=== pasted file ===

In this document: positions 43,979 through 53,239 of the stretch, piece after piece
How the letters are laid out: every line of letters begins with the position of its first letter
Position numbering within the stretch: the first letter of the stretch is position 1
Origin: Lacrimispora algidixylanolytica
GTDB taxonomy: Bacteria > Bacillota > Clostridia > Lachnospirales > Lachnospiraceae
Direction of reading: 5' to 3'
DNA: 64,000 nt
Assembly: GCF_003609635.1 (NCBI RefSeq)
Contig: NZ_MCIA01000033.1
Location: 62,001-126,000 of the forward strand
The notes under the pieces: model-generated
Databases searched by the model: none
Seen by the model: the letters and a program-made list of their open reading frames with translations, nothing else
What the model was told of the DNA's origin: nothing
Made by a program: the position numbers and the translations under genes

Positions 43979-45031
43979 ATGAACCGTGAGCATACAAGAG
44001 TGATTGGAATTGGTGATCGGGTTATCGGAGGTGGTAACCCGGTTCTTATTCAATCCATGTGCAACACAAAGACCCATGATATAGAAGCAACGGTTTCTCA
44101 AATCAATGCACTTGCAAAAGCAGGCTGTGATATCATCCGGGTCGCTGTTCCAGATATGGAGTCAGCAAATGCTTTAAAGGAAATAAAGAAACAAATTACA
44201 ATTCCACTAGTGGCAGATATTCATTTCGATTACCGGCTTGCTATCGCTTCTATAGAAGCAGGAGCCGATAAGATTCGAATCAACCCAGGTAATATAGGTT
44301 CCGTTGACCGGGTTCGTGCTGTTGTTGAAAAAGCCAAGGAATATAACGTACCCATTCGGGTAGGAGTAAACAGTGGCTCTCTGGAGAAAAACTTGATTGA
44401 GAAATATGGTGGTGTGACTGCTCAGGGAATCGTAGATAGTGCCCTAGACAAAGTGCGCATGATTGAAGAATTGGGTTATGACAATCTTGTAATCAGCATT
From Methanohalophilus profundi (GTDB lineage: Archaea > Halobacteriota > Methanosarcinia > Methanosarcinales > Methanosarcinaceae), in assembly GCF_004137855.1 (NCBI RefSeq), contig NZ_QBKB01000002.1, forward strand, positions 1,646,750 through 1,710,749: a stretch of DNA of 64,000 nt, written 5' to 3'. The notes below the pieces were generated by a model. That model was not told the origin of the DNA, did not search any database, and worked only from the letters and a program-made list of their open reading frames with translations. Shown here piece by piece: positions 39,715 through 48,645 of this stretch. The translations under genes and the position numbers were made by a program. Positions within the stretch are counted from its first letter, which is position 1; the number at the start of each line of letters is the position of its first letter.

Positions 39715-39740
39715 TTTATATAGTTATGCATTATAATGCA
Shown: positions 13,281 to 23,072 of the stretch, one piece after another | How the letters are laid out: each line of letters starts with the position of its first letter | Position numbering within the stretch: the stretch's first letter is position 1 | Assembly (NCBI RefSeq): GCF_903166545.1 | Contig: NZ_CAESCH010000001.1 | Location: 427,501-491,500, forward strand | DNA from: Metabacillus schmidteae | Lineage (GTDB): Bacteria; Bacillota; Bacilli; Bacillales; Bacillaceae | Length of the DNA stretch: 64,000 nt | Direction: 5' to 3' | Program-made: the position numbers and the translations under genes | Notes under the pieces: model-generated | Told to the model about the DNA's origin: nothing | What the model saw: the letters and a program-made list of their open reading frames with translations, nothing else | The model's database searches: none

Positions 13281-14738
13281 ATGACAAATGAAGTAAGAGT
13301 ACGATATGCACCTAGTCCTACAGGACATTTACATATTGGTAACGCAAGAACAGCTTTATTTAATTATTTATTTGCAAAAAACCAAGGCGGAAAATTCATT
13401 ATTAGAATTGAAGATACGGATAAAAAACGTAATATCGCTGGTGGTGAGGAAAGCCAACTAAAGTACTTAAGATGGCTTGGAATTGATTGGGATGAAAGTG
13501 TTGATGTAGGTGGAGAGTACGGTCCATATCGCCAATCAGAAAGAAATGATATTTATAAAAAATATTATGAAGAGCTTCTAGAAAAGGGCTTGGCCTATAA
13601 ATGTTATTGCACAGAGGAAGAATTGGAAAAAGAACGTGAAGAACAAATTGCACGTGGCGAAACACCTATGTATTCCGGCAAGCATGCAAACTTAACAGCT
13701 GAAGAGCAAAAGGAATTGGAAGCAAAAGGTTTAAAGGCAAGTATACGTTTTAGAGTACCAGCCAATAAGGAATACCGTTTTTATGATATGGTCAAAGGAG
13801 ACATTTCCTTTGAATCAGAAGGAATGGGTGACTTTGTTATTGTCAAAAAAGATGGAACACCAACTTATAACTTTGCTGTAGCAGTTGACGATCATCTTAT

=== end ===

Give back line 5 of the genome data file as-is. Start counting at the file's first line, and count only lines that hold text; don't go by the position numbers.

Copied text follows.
GTDB taxonomy: Bacteria > Bacillota > Clostridia > Lachnospirales > Lachnospiraceae